Everywhere you go, people might be walking and talking like they’ve got it all together, but underneath half of them are struggling to make sense of a personal tragedy. Been there, done that, and wish I could have helped the professor but I don’t do scripture. I thought about faking it by throwing out a passage from Psalm’s about casting your cares to the Lord and He will sustain you---but I’d spent enough time, this week, being a big, fat phony. I wasn’t going to do it while paying someone for their time to teach me how to draw in Prismacolor. Instead, I gave him a little Nancy Berns' wisdom about learning how to carry our grief and joy side by side and not pretend we can get "over it" when no one ever really gets over it. The freshest of a loss, yes, we get over that and in time we adjust our lives to let the joy back in again but the loss itself is forever a part of our persona---at least according to the Gospel of Nancy Berns, Sociologist Extraordinaire.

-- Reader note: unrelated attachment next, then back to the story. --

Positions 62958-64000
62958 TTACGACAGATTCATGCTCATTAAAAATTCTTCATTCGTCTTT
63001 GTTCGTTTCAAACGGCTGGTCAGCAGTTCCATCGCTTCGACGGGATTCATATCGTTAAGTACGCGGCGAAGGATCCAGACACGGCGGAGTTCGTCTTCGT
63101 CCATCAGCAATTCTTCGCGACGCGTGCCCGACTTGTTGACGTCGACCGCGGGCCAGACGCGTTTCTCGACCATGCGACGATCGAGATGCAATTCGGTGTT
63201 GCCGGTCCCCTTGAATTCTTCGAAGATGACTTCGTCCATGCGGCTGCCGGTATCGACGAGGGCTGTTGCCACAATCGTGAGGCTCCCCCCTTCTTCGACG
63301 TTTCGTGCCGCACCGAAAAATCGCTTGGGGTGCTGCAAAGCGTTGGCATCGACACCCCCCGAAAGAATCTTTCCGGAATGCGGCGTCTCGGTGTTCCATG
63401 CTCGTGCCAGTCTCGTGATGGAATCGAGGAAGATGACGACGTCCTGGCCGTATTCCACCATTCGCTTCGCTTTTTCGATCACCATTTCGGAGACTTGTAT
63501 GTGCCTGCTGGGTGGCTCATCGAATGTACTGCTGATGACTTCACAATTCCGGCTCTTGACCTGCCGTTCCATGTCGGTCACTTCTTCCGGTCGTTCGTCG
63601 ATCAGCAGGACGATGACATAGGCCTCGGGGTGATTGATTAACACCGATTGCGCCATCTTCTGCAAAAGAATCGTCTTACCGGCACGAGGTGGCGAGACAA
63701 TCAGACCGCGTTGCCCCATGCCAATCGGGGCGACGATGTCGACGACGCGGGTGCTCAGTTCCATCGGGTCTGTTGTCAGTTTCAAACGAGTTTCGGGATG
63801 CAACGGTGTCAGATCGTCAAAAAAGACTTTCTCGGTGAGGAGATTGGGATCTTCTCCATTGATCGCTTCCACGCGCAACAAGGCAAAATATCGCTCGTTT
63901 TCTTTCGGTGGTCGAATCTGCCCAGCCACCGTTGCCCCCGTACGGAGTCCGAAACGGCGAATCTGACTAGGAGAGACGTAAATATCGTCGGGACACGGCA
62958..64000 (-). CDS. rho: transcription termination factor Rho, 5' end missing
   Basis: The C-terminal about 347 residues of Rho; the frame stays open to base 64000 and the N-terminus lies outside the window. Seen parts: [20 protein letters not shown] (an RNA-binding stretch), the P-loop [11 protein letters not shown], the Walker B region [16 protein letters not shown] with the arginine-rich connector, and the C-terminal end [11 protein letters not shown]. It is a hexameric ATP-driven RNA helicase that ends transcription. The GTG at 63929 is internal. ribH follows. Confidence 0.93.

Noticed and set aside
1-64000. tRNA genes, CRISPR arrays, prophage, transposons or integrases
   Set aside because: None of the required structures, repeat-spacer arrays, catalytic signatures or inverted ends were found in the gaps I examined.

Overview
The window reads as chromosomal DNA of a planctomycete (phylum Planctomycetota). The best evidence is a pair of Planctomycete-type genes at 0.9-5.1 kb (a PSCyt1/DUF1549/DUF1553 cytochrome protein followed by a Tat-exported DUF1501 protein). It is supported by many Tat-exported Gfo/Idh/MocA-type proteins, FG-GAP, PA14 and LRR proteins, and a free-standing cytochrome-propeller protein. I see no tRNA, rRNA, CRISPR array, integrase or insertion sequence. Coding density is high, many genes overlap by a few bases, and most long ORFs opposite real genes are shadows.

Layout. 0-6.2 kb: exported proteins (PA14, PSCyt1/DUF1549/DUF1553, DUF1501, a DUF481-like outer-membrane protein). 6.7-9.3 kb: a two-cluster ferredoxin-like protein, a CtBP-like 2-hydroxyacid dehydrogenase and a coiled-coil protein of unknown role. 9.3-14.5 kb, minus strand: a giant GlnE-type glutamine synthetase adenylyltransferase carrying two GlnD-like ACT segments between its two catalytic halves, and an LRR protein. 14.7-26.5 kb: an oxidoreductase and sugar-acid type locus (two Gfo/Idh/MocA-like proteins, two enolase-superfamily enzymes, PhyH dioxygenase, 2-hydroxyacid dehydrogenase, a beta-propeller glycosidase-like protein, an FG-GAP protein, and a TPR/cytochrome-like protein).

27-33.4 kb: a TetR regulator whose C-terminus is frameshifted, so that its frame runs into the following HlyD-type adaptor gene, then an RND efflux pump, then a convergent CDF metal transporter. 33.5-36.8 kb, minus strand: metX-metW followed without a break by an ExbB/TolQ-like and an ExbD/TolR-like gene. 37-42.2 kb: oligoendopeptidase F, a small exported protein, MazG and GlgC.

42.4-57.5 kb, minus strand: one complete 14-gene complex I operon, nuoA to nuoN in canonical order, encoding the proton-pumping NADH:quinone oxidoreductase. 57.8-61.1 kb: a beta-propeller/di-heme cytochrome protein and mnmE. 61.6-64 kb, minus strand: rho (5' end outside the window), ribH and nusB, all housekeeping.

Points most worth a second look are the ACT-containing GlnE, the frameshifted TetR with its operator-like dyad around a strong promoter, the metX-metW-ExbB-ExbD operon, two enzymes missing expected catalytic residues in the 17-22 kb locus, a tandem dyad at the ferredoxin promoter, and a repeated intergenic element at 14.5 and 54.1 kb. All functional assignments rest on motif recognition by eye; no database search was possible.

After class I swung by the cemetery to visit Don for Memorial Day where an older couple was having a heated little argument over how to decorate a grave. I wanted to shout: "What does it matter? These people are all dead and you two still have time left to enjoy your lives! And whatever you do, the sexton will remove it in 10 days anyway. Didn't you read the rules at the gate?" But I didn't say all that because sometimes being a big, fat phony keeps you from sticking your nose in where it doesn't belong. ©